Why Clearing Your Browsing History Does Not Protect Your Privacy

Why Clearing Your Browsing History Does Not Protect Your Privacy

I’m sorry to be the bearer of bad news, but when you clear your history to keep your browsing activities confidential, it’s like moving a folder full of confidential documents from your desk into the desk’s drawer. Even though the folder is gone from the direct view of unwanted people, but the documents still exist and can easily be found with a bit of extra effort.

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How To Cover Your Internet Activity Tracks And Stop People From Spying On You?

How To Cover Your Internet Activity Tracks And Stop People From Spying On You?

Internet privacy is one of the most talked about topics these days. However, without realizing how your computer actually interacts with the web, it is impossible to achieve that desired peace of mind.

To easily understand what’s going on between your computer and the web when you visit various websites, let’s use a simple analogy.

Think of your computer’s hard drive as a blank diary and your computer’s mouse as a ballpoint pen. Anytime you authorize an action on the web with the click of your mouse – whether it is sending a message on Facebook, buying a new tablet on Amazon.com, looking for the best restaurant in town, watching U2’s latest music video, or checking your balance on your Internet banking site – it’s just like writing an entry in the diary.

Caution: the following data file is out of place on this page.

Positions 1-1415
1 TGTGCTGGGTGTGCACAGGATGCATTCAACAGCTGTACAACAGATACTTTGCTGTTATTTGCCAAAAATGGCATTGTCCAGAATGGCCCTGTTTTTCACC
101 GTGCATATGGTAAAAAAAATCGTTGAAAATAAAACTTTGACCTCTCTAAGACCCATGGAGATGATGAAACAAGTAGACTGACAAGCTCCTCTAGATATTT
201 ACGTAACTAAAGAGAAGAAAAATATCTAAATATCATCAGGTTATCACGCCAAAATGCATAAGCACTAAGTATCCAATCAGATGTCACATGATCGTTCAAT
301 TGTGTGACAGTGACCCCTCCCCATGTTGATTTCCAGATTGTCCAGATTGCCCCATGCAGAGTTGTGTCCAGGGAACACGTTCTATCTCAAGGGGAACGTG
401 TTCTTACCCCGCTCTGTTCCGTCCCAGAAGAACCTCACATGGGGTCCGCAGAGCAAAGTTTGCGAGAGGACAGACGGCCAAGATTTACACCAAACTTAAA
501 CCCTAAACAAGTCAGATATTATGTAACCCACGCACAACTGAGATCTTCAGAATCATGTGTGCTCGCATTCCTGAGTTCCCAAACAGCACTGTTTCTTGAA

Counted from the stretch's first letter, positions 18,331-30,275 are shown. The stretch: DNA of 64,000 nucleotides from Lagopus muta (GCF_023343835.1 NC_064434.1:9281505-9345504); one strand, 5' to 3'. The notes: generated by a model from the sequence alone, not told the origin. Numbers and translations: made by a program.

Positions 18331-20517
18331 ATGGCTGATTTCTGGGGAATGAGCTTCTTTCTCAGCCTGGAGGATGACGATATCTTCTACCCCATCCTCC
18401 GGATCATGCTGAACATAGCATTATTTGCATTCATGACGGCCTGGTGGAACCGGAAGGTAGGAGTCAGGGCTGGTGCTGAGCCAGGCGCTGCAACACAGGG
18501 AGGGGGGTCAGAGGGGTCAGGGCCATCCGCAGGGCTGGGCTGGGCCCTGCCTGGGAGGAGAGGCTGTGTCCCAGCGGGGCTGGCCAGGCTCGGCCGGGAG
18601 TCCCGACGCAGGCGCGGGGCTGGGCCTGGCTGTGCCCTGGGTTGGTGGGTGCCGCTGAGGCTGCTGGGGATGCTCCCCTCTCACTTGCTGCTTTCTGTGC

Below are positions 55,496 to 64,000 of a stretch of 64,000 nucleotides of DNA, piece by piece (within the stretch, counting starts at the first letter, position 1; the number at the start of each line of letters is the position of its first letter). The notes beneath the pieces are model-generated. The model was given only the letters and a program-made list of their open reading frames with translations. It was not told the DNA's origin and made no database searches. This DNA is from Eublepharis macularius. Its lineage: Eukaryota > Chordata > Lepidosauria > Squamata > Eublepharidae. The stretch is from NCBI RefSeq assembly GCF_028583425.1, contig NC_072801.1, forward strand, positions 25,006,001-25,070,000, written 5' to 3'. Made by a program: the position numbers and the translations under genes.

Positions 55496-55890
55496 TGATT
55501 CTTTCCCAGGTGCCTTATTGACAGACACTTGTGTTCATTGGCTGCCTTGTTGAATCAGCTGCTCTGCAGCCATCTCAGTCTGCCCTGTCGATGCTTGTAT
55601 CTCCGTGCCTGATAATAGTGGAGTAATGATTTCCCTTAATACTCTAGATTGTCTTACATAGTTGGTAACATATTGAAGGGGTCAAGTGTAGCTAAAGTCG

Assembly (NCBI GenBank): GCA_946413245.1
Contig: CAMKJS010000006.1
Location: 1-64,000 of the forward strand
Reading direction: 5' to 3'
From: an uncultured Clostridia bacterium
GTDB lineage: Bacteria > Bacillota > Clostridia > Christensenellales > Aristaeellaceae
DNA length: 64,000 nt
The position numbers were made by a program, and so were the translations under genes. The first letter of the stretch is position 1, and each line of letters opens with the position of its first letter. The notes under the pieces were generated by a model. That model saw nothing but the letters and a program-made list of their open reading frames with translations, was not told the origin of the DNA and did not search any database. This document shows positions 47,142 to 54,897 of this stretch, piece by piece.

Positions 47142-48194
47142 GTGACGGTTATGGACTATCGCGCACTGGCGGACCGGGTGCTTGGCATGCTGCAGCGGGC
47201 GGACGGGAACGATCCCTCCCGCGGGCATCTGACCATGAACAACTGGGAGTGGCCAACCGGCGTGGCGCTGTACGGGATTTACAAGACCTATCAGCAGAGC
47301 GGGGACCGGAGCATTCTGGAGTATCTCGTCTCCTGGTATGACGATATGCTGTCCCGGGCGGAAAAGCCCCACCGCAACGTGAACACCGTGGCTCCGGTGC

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How Microsoft Office And OpenOffice Can Compromise The Privacy Of Your Files

Why MS Office and OpenOffice can compromise the privacy

When you think of threats that may compromise your encrypted personal, or business files, the last thing that comes to mind is the popular document editors you regularly handle your docs with. However, the working mechanisms of these applications may pose just as much privacy threats to your files as evil-minded cyber-crooks operating from Russia, or China do.

Case in point, the auto-recovery feature in MS Office and OpenOffice. By default, the apps save copies of docs you are working on to your computer’s hard drive in every 10-15 minutes so that your unsaved edits can be rescued if there is a system crash, power failure, or an application crash.

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Make Sure Financial Sites Don’t Cache Your Sensitive Data

Make Sure Financial Sites Don’t Cache Your Sensitive Data

For a long time now, we have been told that as long as we manage our financial stuff on https and SSL protected sites, our confidential information can’t fall into the wrong hands. The promise is that once the browser is closed, highly sensitive data, such as, your account number, balance, statements, credit reports, etc, are cleared to protect your privacy. However, a study conducted by security firm Independent Security Evaluators proved us all wrong.

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